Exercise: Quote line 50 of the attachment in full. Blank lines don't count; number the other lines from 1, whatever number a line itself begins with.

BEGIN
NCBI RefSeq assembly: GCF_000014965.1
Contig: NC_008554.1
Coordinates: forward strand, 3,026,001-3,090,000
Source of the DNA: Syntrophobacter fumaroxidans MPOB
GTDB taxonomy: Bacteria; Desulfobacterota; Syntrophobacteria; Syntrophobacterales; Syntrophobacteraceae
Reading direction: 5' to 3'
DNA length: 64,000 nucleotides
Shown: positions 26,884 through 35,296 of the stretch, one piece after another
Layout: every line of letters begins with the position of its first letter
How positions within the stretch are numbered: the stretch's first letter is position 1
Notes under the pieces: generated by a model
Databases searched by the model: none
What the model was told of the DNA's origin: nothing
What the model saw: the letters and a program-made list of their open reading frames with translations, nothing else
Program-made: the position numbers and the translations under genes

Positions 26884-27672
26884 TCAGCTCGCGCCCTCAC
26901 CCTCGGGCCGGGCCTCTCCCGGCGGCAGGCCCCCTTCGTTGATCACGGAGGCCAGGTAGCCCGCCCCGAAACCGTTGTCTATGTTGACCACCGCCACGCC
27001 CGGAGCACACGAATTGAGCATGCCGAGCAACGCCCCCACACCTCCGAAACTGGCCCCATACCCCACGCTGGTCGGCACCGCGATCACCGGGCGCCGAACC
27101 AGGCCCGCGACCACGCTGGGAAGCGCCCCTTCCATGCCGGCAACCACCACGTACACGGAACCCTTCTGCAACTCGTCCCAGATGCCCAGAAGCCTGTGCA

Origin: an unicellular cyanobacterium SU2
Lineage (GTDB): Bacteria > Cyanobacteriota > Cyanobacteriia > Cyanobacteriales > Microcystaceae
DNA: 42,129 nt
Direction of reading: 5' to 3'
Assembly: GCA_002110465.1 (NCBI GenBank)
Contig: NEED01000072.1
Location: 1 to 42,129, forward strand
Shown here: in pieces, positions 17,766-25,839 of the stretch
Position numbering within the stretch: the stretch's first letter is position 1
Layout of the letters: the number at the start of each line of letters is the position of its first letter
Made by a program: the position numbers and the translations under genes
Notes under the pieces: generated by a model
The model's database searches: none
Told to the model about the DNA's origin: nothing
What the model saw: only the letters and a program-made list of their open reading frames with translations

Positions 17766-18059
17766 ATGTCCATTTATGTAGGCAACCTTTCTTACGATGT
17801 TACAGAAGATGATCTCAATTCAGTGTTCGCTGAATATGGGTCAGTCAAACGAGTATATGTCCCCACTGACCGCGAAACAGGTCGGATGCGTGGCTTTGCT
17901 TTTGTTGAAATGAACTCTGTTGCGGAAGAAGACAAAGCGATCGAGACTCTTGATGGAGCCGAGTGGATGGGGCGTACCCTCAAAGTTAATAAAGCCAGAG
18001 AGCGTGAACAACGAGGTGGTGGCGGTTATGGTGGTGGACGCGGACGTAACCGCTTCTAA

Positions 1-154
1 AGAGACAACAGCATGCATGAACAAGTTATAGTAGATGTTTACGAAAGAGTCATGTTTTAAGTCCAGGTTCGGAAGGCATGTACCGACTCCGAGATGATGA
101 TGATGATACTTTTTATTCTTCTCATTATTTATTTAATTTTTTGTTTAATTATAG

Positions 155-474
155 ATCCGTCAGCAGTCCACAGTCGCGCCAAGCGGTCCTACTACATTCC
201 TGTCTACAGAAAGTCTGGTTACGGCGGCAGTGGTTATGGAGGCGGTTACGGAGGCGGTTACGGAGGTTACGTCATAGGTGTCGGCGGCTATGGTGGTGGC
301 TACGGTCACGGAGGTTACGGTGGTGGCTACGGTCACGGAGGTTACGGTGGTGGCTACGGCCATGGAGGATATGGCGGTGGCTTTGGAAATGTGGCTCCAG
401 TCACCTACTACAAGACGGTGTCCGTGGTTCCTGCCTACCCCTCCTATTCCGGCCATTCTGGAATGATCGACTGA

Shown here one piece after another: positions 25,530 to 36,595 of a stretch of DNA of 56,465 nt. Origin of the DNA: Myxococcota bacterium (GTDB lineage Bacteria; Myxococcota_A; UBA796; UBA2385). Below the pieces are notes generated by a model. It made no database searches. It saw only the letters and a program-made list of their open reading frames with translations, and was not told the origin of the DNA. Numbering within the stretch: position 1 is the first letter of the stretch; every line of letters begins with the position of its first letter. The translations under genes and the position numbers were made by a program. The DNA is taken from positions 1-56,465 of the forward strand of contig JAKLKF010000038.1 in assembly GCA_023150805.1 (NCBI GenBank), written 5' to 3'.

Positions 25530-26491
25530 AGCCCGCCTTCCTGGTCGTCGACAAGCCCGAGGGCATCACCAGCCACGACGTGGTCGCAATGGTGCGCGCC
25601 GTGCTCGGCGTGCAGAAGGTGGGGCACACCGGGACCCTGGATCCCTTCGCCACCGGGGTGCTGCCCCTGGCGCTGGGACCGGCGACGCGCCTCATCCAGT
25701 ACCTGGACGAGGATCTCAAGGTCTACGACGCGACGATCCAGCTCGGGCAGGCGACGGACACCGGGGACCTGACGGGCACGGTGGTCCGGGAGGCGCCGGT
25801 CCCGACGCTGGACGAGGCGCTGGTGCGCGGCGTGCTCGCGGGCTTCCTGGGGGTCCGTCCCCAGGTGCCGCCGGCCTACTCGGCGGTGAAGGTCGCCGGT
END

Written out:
Positions 25530-26491